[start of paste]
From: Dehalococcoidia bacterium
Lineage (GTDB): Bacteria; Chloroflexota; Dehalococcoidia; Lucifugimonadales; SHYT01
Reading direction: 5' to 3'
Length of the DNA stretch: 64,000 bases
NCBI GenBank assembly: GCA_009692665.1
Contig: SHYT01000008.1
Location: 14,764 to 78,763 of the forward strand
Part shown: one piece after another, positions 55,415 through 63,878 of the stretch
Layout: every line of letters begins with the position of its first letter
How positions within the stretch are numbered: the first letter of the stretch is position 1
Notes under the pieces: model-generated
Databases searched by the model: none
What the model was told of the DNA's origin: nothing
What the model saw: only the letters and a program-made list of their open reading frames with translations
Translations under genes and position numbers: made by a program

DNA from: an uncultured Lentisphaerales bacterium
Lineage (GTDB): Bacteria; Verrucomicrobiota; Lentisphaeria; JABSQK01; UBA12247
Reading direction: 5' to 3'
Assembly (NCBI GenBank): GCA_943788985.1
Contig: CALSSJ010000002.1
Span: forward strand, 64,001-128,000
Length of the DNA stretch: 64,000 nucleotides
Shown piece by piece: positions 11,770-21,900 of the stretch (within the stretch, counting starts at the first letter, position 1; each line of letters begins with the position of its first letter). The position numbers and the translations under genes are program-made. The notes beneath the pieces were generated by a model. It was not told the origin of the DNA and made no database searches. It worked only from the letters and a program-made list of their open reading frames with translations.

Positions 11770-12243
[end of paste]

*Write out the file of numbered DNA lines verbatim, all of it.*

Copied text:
From: Dehalococcoidia bacterium
Lineage (GTDB): Bacteria; Chloroflexota; Dehalococcoidia; Lucifugimonadales; SHYT01
Reading direction: 5' to 3'
Length of the DNA stretch: 64,000 bases
NCBI GenBank assembly: GCA_009692665.1
Contig: SHYT01000008.1
Location: 14,764 to 78,763 of the forward strand
Part shown: one piece after another, positions 55,415 through 63,878 of the stretch
Layout: every line of letters begins with the position of its first letter
How positions within the stretch are numbered: the first letter of the stretch is position 1
Notes under the pieces: model-generated
Databases searched by the model: none
What the model was told of the DNA's origin: nothing
What the model saw: only the letters and a program-made list of their open reading frames with translations
Translations under genes and position numbers: made by a program

DNA from: an uncultured Lentisphaerales bacterium
Lineage (GTDB): Bacteria; Verrucomicrobiota; Lentisphaeria; JABSQK01; UBA12247
Reading direction: 5' to 3'
Assembly (NCBI GenBank): GCA_943788985.1
Contig: CALSSJ010000002.1
Span: forward strand, 64,001-128,000
Length of the DNA stretch: 64,000 nucleotides
Shown piece by piece: positions 11,770-21,900 of the stretch (within the stretch, counting starts at the first letter, position 1; each line of letters begins with the position of its first letter). The position numbers and the translations under genes are program-made. The notes beneath the pieces were generated by a model. It was not told the origin of the DNA and made no database searches. It worked only from the letters and a program-made list of their open reading frames with translations.

Positions 11770-12243